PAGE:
Harry Oster

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Dr. Harry Oster (April 12, 1923 – January 19, 2001) was an American folklorist and musicologist.


Oster was the firstborn of Jacob and Sarah, Russian-Polish Jews, who emigrated to Cambridge, Massachusetts.[1][2][3]

After one year in college, he was enlisted in January 1943 to serve as a weather observer,[4][5] graduated from Columbia Business School with an MBA and became a firm manager. He went on to Harvard University to receive a BA (1946),[6][7] and to Cornell University for an MA (1950) and PhD in English (1953).[8] He worked as an assistant in the Cornell department and helped to organize folk-themed public events.

From 1955 he taught at Louisiana State University, English department.[9] In 1956 he was among the three founders of the Louisiana Folklore Society,[9] through which he issued his recordings of folk music from Louisiana, although the society did not fund them.[10][11] The early material included Cajun music from Mamou.[12] Louisiana Folksong Jambalaya is a collection of folk songs sung by himself.[13]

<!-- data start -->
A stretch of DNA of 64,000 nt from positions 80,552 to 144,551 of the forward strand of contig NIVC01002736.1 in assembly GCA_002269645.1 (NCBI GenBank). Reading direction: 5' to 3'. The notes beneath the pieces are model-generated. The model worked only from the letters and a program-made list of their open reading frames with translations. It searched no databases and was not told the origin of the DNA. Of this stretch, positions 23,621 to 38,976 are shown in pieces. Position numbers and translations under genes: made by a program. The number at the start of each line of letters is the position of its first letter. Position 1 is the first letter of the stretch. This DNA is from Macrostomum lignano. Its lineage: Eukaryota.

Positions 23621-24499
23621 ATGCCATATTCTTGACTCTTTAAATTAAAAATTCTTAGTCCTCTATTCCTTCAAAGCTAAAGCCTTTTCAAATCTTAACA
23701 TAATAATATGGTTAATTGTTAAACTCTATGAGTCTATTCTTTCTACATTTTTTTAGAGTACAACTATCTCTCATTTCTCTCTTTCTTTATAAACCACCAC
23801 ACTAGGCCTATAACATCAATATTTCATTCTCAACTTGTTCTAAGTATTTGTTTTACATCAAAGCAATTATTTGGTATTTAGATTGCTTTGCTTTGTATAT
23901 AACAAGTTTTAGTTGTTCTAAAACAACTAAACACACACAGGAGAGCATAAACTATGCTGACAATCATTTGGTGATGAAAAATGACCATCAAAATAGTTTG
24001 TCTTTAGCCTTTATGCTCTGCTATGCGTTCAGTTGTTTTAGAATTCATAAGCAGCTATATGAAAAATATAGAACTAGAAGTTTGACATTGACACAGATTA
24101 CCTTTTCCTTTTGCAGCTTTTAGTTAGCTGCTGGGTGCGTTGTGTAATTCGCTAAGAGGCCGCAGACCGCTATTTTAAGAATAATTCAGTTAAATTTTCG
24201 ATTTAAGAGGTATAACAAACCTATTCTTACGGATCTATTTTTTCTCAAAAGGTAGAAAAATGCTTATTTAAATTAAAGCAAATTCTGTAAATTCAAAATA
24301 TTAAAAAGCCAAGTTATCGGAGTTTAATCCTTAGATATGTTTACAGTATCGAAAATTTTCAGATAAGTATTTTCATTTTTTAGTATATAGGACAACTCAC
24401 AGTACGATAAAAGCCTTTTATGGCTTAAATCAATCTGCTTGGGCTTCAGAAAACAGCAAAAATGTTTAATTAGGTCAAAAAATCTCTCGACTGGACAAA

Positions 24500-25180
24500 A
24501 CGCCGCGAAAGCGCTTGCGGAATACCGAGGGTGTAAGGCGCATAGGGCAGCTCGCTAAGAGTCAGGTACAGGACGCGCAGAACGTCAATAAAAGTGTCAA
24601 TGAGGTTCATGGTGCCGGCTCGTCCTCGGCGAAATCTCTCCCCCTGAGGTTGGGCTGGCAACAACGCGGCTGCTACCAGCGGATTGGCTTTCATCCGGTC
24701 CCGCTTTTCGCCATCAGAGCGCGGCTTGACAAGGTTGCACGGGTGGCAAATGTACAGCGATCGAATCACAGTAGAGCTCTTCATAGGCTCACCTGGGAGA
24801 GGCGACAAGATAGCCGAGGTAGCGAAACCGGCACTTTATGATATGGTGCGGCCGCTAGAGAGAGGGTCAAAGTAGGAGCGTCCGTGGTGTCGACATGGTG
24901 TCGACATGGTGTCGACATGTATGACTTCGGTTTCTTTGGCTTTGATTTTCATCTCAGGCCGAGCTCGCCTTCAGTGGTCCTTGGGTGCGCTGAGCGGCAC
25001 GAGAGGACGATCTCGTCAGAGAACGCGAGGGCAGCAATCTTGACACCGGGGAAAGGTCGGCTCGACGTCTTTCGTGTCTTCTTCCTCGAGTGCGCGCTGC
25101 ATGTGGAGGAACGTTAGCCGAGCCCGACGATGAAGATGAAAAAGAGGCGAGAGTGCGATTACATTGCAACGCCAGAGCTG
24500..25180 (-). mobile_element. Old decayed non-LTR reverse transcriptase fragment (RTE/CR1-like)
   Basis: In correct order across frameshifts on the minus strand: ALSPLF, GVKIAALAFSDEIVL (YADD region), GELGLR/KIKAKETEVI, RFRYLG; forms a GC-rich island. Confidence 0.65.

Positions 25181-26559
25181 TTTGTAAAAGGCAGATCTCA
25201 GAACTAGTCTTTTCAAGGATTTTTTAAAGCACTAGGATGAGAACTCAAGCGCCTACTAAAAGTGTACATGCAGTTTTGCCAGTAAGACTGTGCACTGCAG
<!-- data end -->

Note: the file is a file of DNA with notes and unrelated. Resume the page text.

In 1959 Oster went with New Orleans jazz historian Richard B. Allen[14] to the Louisiana State Penitentiary, also known as Angola prison, to record African American Blues, Spirituals sung by choirs and soloists, Sermons and personal interviews. The musicians he recorded there for the first time include Robert Pete Williams, Roosevelt Charles, Hogman Maxey, Otis Webster and Robert Guitar Welch, the first of whom was pardoned and was to have a remarkable career. The same year he made, by Allen's advice, a record of Snooks Eaglin in New Orleans and sold it to Folkways Records.[11][13]

The following recordings were released by his own record label, Folk-Lyric. It was a labor Oster carried alone, packaging and sending the records to buyers and reviewers, with artworks lithographed by hand. Other artists of the label included Reverend Pearly Brown, Louisiana Honeydrippers and the duo Butch Cage and Willie B. Thomas. By the end of the 1960s its catalogue was sold to Arhoolie Records.[10][11][13]

In 1963 Oster went as a visiting professor to the University of Iowa, College of Liberal Arts and Sciences. The next year he received associate professorship[15] and in 1968 full professorship.[16] Unlike LSU, this university wished to dedicate some of the English curriculum to folklore.[10] In Iowa he developed many new courses, from American Folk Literature to American Jewish Writers to Blues, Ragtime, and Jazz.[17]

His effort to record and endear folk arts ensued in Iowa with releasing Folk Voices of Iowa in 1965 and creating the Old Time Fiddlers Picnic with Art Rosenbaum.[18]

His first book, Living Country Blues, published in 1969, became a landmark in its field. He produced long lists of articles and recordings.[17]

Along the way, he earned grants from Guggenheim fellowship (1961),[19] Ford Foundation and the National Endowment for the Humanities.[17]

The culmination of Oster's scholarly career came in 2000, with the publication of his Penguin Dictionary of American Folklore.[17]